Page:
In this Christmas season of executions and pleas for clemency, it's time for a 60-Second Guide to the Lieutenant Governors:
Virginia's Tim Kaine. Democrat, Catholic, becomes governor next month. Antiabortion, anti-death penalty, but says he will enforce state laws. Won't use clemency to promote his personal views. Would he have done as Gov. Mark Warner did last week, granting clemency to a death row inmate because DNA evidence from the case was destroyed by an errant clerk? Kaine, eager to prove his Virginia values, wouldn't say.
Maryland's Michael Steele. Republican, Catholic, running for U.S. Senate. Antiabortion, anti-death penalty. Stayed loyally silent to pro-death penalty Gov. Bob Ehrlich over the past three years. Tasked by Ehrlich two years ago with responding to a study that found murderers more likely to be executed if their victims were white, Steele conveniently put off his report until next month, after last night's execution of a black convict.
Profiles in courage? Or practical solutions to an impossible issue? Politicians who support Catholic teachings yet act otherwise in public point to theologian John Courtney Murray, who wrote that "it is not the function of the legislator to forbid everything that the moral law forbids."
Bottom line: A Virginia liberal Democrat and a Maryland conservative Republican try to show they are moderates by putting aside their principles. The heart swells with pride.
Back when baseball was still the national pastime -- we don't have pastimes anymore, we have multitasking mini-passions -- the Hot Stove League consisted of old codgers yammering about how their team would perform come springtime.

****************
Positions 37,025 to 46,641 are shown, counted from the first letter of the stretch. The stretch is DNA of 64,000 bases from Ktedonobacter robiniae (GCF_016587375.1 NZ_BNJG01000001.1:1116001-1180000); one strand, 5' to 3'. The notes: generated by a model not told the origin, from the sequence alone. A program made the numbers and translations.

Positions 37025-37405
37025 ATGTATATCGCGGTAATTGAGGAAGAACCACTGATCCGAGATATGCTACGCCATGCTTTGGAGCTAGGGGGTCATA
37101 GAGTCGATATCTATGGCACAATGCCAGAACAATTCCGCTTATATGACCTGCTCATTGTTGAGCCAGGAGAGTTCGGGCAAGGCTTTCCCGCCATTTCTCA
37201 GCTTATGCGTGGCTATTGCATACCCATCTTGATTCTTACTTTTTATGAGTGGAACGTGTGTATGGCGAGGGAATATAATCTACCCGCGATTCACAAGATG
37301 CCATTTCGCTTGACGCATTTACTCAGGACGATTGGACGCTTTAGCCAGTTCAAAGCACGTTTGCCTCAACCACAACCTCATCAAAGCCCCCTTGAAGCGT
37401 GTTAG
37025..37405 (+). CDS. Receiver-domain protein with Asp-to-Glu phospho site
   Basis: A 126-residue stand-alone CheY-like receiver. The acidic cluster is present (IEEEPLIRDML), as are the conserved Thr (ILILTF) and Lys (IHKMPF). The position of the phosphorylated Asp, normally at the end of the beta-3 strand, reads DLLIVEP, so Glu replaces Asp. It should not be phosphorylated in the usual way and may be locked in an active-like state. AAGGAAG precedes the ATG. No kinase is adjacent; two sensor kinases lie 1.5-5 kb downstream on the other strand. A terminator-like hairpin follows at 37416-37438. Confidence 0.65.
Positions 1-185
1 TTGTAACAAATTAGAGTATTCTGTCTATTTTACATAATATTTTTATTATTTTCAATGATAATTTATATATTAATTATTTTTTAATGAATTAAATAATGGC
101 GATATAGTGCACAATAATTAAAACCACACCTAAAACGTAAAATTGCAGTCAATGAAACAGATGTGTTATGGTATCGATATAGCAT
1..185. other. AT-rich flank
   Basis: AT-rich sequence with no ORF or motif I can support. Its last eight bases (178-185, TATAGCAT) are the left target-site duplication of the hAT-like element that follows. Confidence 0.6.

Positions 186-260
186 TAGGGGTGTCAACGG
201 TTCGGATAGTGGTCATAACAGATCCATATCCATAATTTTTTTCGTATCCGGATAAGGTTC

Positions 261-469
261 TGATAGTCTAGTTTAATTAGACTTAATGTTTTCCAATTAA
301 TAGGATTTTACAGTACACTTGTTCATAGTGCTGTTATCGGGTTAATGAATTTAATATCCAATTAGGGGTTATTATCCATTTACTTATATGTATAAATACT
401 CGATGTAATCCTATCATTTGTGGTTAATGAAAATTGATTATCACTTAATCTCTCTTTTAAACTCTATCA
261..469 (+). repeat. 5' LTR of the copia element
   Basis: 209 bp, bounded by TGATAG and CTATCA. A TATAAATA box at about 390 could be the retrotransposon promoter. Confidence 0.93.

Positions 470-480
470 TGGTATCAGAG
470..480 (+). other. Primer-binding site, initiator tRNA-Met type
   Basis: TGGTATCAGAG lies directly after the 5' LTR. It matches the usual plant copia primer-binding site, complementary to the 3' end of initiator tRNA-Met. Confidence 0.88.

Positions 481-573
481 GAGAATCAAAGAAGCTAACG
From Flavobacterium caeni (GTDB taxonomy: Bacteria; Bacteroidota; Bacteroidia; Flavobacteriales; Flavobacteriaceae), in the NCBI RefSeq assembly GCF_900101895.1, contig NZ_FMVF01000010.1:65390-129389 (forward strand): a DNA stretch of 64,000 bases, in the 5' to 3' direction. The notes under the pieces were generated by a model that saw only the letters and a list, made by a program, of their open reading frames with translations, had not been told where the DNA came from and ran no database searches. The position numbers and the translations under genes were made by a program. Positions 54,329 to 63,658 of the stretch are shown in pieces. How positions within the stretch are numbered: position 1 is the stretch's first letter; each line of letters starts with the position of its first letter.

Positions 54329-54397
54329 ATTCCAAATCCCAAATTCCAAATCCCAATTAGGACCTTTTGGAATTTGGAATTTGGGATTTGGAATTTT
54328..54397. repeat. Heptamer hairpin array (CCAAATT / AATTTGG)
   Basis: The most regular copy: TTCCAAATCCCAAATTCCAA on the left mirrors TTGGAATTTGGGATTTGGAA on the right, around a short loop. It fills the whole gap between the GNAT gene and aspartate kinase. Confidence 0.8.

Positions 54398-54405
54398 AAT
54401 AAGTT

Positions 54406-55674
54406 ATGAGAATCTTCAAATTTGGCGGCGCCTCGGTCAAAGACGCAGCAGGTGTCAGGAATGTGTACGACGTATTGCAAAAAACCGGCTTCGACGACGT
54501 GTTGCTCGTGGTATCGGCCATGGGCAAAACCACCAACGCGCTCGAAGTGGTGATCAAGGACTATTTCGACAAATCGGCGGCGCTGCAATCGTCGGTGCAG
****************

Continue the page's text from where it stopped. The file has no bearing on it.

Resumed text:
Today, the offseason is a technophile's delight, a time to run stats, memorize player salaries, and now, thanks to angry Washington Nationals fans, googlebomb the commissioner of baseball.
As of yesterday, an Internet search for "national disgrace" produced the official biography of Commissioner Bud Selig, who runs neck and neck with D.C. Council Chairman Linda Cropp and Baltimore Orioles owner Peter Angelos in the race for Number One Enemy of the Nats People.
By using their blogs to create links from a given phrase to a particular page on the Web, googlebombers outfox the search engine's algorithm for determining what results pop up. The six-year-old practice has given us such devilish links as "more evil than Satan" to the Microsoft home page, "miserable failure" to President Bush's biography and "gastrointestinal dysentery" to a Florida restaurant that sacked a waiter for blogging about his job there.
"We were really frustrated with the continued delays about naming an owner," says an organizer of the Selig attack, John Yudas, a Web designer who lives in Alexandria. "We thought about not buying season tickets, but we didn't want to hurt the Nationals." So they tried googlebombing.
The organizers blame Selig, rightly, for sentencing the Nats to a much worse showing next season than the team had in its inaugural year. With no owner and no money to play the free agent game, the Nats are losing some of their best players.
Selig, who has repeatedly let slide promised dates to pick an owner, seems uninterested in building a great franchise here. Is he holding out for Virginia? He shouldn't; Kaine, an avid Nats fan, is no more inclined to pump state money into a stadium than was Warner. Is Selig still aiming to contract the league and dissolve the Nats? Even baseball now sees Washington, as the Redskins do, as a gold mine.
No, the reason the Nats lack an owner is more mundane: Selig is holding the team hostage while shamelessly negotiating for an even better deal with the District than the sweetheart pact baseball already has. National disgrace, indeed.
Here at the office, we started taking bets early yesterday about how long it would be before Montgomery County, America's colossus of snow shyness, closed schools. Then came this: "EMERGENCY MESSAGE: 12/5/2005 at 10:34 AM -- Montgomery County Public Schools will NOT be closing early today."
Yes, it's gone so far that MoCo now feels the need to alert parents when it is not shutting down. Wow.